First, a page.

This Is Home

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I wish I had the luxury to make my dreams come true; bring to life those visions that visit me every time I close my eyes at night. I wish I could wake up to find the place all clean and tidy with not a speck of dust in sight. With chairs standing tall, tables and beds as they should be, walls holding the roof in place and not crumbling helplessly around us, the exteriors pockmarked with bullets, the plaster blown away. I yearn to hear birds chirping in the trees outside, see flowers nodding their heads and feel the wind blowing in and out of open windows, caressing my face and carrying the smell of cooking from all the hearths around us. Most of all I want to experience that feeling in my stomach of contentment born out of years of fulfillment.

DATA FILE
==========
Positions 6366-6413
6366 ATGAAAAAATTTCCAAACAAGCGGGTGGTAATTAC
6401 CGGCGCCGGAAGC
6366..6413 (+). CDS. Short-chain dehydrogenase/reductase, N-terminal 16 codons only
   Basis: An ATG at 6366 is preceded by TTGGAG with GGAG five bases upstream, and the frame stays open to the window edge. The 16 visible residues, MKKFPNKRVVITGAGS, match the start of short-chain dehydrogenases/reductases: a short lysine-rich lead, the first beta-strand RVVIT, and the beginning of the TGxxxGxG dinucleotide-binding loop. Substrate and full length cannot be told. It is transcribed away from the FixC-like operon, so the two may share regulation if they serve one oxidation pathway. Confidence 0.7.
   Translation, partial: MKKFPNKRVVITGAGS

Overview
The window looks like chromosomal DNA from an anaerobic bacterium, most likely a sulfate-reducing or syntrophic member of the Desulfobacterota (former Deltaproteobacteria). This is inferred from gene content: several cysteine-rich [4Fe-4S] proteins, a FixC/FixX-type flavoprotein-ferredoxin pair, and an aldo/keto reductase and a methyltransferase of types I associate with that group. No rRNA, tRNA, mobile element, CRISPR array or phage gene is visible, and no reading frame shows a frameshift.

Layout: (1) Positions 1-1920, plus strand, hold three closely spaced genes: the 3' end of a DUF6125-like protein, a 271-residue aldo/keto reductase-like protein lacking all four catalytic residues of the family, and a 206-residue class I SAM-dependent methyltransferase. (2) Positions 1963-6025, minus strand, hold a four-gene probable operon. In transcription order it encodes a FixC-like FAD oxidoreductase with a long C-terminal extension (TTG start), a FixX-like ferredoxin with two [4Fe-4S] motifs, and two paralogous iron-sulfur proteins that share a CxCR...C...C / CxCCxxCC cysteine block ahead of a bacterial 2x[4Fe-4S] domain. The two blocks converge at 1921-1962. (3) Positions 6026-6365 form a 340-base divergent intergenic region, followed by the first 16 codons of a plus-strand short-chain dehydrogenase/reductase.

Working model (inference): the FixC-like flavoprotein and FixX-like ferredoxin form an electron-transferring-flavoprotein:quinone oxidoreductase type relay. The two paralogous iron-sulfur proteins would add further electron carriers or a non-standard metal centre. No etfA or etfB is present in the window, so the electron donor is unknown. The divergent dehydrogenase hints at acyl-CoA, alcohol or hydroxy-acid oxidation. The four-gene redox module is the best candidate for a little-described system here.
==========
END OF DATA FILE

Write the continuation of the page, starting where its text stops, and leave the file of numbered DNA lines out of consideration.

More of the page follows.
But I wake up to the noise of soft crying in hidden spaces, behind cupboards, under the stairs, in any place that can shield a body from what’s to come. I wake up to bombs howling through the sky in search of something to explode, of lightning flashes running from over there to here, directing fire towards us, targeting us as we sleep and dream, of furniture scattered like after a brawl, chairs bent, their legs broken in like an old man shuffling on the street in another country. I wake up to see my children cowering in a corner, tears staining their cheeks and mingling with the dust that has settled yet again, and the look in their eyes that remind me of the dead. I wake up to the wail in my stomach that tries valiantly to drown the noise outside.